• Which service parameters should be measured?
• What information can the organization obtain from each indicator?
• What steps will we take in order to improve results in specific areas?
SLA and KPI values should be always determined by both parties to the contract and tailored to the specific service type. The need to ensure business continuity is completely different in the case of helpline services for a big telecommunications operator compared to a situation when a contact center works for a small internet store. In back-office projects SLA parameters depend to a large extent on the category of documents entrusted to an outsourcer by the client. Performing a service below parameters specified in the contract usually means penalties for a provider. There are also clients who positively motivate a provider by awarding a bonus for achieving higher quality parameters. It is also a good idea to include the manner and frequency of reporting individual indicators in the contract.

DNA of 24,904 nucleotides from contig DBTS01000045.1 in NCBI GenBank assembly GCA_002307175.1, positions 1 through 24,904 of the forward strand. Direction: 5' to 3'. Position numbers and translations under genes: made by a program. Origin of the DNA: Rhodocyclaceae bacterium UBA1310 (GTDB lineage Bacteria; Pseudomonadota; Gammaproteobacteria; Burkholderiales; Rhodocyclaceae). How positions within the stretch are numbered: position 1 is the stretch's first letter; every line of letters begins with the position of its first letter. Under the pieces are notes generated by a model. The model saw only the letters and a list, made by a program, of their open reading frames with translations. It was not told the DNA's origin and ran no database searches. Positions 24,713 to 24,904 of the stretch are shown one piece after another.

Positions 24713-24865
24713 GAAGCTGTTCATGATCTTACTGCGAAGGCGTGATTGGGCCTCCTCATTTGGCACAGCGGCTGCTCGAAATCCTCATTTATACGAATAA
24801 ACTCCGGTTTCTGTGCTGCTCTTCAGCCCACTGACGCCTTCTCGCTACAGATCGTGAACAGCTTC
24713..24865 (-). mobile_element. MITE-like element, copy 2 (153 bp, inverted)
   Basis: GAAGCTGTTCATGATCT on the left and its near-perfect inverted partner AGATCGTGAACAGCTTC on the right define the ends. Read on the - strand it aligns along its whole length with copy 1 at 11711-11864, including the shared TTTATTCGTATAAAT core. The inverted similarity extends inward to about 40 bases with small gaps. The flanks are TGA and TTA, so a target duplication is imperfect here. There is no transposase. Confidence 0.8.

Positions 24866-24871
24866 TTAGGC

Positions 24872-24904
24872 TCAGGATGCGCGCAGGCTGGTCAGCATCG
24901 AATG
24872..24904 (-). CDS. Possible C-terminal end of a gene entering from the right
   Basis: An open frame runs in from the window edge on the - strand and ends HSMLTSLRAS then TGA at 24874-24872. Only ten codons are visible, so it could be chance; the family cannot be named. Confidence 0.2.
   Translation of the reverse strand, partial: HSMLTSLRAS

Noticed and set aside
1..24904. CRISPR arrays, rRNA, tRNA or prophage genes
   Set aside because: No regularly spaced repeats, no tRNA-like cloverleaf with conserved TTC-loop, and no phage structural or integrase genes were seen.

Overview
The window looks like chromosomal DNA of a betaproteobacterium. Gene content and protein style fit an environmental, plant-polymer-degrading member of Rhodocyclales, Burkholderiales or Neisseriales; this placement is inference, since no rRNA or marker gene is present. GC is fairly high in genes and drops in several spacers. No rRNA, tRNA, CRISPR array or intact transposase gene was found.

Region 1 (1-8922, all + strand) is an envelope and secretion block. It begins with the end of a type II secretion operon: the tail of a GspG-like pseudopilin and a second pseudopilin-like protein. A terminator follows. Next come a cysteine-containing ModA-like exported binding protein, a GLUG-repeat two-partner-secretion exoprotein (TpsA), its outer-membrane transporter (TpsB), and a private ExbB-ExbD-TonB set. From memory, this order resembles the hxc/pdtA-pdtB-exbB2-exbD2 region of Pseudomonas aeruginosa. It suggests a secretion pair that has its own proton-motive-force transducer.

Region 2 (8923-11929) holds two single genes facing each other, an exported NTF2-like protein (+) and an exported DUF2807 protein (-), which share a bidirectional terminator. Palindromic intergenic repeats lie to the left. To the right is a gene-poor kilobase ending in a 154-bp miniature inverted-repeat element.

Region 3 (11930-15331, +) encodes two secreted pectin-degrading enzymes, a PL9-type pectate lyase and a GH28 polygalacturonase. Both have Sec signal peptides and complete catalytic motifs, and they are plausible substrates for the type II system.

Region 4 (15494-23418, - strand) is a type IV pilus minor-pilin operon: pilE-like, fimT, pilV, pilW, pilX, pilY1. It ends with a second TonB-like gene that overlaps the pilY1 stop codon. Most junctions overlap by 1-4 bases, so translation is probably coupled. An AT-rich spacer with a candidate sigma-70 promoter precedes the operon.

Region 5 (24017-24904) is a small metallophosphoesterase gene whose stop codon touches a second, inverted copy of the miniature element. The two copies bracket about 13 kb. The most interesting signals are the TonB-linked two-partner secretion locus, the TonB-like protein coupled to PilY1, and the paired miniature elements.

What to focus on
When signing a contract, it is important to thoroughly analyze the so-called project "exit costs" proposed by the service provider. These costs should reflect actual expenses incurred by the outsourcer in connection with the termination of cooperation with the client, the release of documents or the transfer of data bases created during the cooperation. Certain companies are capable of specifying this cost in a contract at such a high level that the termination of cooperation is very difficult. It also limits the client’s possibilities when renegotiating the terms of a contract and often makes it impossible to choose a more appealing offer of other partner.